ActiveSupport and Special-Interest Politics

rails methodology

Sun Jan 18 19:12:48 -0800 2009

Like many folks, my early experience with Ruby was largely entwined with Rails. ActiveSupport provies a lot of handy little helpers that are generally useful; and once I got used to having them, I found myself annoyed that they weren’t available in my pure Ruby programs. Like 3.days.ago, or string.blank?.

ActiveSupport continues to grow. Little features like memoization, a term for the pattern @cachedobj ||= computecachedobj; and the StringInquirer, which uses method missing to allow you to do string.something? in place of string == “something”.

ActiveSupport has a reputation for being big, slow, bloated, and filled with features that most people never use. More significantly: very little of it is is directly related to the task of creating database-backed CRUD web apps, which is what Rails is. ActiveSupport is more like a set of extensions to the Ruby language that the Rails developers happen to find useful, so they lump it in with their project.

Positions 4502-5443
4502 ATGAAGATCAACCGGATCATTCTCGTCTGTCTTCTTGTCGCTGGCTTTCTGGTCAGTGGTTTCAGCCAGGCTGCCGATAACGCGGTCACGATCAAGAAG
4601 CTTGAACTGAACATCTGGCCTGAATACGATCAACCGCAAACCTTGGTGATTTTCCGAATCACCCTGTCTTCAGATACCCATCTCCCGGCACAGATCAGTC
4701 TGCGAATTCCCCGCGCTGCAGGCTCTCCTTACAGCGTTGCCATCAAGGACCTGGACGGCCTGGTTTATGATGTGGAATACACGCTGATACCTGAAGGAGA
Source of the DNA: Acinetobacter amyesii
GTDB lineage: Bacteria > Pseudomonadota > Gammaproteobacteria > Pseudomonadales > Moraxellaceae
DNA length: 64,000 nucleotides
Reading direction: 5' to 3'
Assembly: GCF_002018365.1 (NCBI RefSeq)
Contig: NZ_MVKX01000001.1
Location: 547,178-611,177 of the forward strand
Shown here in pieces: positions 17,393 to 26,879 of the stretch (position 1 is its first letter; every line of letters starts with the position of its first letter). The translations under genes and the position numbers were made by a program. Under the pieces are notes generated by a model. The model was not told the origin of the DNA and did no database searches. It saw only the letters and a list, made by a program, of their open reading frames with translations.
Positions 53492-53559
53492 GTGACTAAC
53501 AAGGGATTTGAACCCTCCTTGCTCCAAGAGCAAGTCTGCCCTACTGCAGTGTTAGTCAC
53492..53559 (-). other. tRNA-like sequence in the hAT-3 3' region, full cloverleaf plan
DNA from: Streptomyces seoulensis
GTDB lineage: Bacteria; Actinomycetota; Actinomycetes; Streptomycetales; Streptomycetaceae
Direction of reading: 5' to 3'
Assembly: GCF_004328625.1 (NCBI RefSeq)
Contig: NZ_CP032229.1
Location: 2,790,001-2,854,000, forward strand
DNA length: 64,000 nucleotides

This everything-and-the-kitchen-sink philosophy is part of what attracted me to Rails - who wasn’t excited about the built-in ajax autocomplete and in place editors when they first saw them? But the accumulation of so many little bells and whistles has given Rails a somewhat deserved reputation for being slow and bloated.

Bells and whistles are a lot like special-interest politics: everyone loves having their pet feature included in the default kit, but the accumulated cost of everyone’s little pet features together imposes an aggregate burden that leaves everyone at a net loss.

(Postscript: The Merb merger may change the ActiveSupport bloat situation somewhat, as this hints.)